A traveller can wrack his nerves in an attempt to anticipate and prepare for problems ahead. In this pursuit, it is easy to waste money and time in over-preparation and over-thinking. It may be of benefit to the reader to relate the experience of an acquaintance of mine who did just that. He loved to often tell stories of his troubles with an air of martyrdom and hardship, so I feel I can retell his story with utmost accuracy to, at least his version, since I have heard it numerous times. I tell it from his perspective, and only omit certain monologues of his emotional suffering.
Johnathan certainly put effort into preparing properly for a semester in St. Petersburg, Russia. It was Russia in February after all. The winter that had taught Europe’s strongest armies a lesson in humility was still raging on. He had checked the latitude of St. Petersburg and checked where it fell on Alaska. There were auroras in Alaska so, he wondered, would he see any auroras in St. Petersburg? He packed the warmest parka he had, along with long-johns, sweaters, and wool socks. Johnathan was not only preparing himself for the Russian winter, but winter in general, for it was another beautiful day in sunny Los Angeles. He talked to Russians, but got varying advice. He knew that the Russians were well accustomed to the cold so he assumed they would understate. The only equipment left to find was boots, and since any boots sold in LA seemed too weak to deal with what he expected, so he concluded perhaps Russia was the only place boots good enough for the Russian winter were sold.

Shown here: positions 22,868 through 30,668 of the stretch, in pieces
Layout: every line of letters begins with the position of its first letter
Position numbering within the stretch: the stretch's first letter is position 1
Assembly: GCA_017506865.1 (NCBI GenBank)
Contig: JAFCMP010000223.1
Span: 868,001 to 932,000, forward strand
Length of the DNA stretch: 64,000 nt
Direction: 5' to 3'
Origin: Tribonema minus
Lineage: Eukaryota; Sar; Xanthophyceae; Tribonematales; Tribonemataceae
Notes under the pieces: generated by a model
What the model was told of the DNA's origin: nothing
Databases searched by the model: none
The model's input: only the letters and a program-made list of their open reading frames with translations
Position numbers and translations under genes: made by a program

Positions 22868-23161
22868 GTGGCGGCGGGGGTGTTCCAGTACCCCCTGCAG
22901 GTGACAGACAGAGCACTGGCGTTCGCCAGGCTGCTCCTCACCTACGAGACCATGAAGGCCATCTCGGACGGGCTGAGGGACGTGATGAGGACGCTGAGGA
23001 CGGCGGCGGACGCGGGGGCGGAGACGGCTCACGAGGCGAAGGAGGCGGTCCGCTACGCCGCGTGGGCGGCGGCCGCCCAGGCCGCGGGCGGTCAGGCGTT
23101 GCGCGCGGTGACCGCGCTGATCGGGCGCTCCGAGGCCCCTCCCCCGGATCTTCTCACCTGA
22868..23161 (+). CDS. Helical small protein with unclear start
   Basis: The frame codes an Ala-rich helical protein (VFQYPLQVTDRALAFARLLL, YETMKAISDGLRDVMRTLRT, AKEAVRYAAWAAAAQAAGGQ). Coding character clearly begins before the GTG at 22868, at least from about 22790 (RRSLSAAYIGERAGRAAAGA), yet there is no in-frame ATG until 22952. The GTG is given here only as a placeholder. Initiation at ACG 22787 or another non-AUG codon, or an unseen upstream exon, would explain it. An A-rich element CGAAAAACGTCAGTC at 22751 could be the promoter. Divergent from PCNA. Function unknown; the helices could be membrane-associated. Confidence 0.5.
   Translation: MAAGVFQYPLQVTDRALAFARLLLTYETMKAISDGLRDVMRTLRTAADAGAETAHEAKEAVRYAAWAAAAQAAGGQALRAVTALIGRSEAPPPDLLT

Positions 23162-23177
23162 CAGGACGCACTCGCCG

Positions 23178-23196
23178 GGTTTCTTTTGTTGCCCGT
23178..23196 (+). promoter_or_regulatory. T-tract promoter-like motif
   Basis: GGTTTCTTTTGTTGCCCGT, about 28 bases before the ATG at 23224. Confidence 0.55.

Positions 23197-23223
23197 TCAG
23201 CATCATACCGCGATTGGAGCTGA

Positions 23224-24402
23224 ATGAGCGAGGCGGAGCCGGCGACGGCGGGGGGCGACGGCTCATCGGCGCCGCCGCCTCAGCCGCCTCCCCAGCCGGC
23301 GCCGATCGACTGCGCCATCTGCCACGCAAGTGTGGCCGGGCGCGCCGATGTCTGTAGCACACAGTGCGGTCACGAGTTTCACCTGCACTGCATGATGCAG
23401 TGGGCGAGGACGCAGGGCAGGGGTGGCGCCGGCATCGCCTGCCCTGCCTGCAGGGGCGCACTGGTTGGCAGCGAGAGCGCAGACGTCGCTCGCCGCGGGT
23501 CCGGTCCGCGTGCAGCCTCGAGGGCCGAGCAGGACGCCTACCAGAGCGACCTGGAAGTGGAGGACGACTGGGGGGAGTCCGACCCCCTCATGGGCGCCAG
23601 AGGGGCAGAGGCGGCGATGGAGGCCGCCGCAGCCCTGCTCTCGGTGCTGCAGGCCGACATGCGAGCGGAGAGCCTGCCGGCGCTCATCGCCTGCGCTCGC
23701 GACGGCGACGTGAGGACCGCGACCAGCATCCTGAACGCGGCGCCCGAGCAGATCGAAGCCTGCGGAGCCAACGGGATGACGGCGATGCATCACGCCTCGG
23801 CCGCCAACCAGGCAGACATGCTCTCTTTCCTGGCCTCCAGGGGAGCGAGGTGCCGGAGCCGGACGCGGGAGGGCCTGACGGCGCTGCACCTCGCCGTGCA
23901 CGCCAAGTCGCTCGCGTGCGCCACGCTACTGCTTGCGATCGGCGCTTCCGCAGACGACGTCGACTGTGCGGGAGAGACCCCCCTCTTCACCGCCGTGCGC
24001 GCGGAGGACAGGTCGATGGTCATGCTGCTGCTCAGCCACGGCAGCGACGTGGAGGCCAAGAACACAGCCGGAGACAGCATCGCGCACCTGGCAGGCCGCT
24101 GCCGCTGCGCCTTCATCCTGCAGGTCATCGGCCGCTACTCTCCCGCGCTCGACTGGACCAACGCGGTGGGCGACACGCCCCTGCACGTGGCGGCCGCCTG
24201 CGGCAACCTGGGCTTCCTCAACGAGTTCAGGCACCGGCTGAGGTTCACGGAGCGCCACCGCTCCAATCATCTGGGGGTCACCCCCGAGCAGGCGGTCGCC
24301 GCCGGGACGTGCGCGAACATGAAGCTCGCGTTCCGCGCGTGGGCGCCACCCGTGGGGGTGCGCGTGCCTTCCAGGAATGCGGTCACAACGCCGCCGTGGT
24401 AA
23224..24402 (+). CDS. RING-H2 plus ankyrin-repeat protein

It was snowing when I arrived in Washington DC. I am an experienced traveller and was happily reminded of my last time there. All the students first stopped in DC for orientation before going to Russia. I remember that we were standing at the corner of 22nd and M when I overheard someone ask, “Does anyone know where I can buy boots?” A smile came upon my face as I saw Johnathan in his soaked sneakers, searching the faces around him for an answer to his question. That night, as the blizzard came harder upon the city, he went rather blindly down a street toward a commercial area. Most of the boots there were fashion boots, until he came upon one store that sold cold weather boots. He saw many of the same boots that he had seen in LA. The saleswoman recommended a certain pair of waterproof boots that seemed just fine. He walked back in them without socks, since his socks were soaked, and learned that new boots are not forgiving to tender feet. Nonetheless he was happy.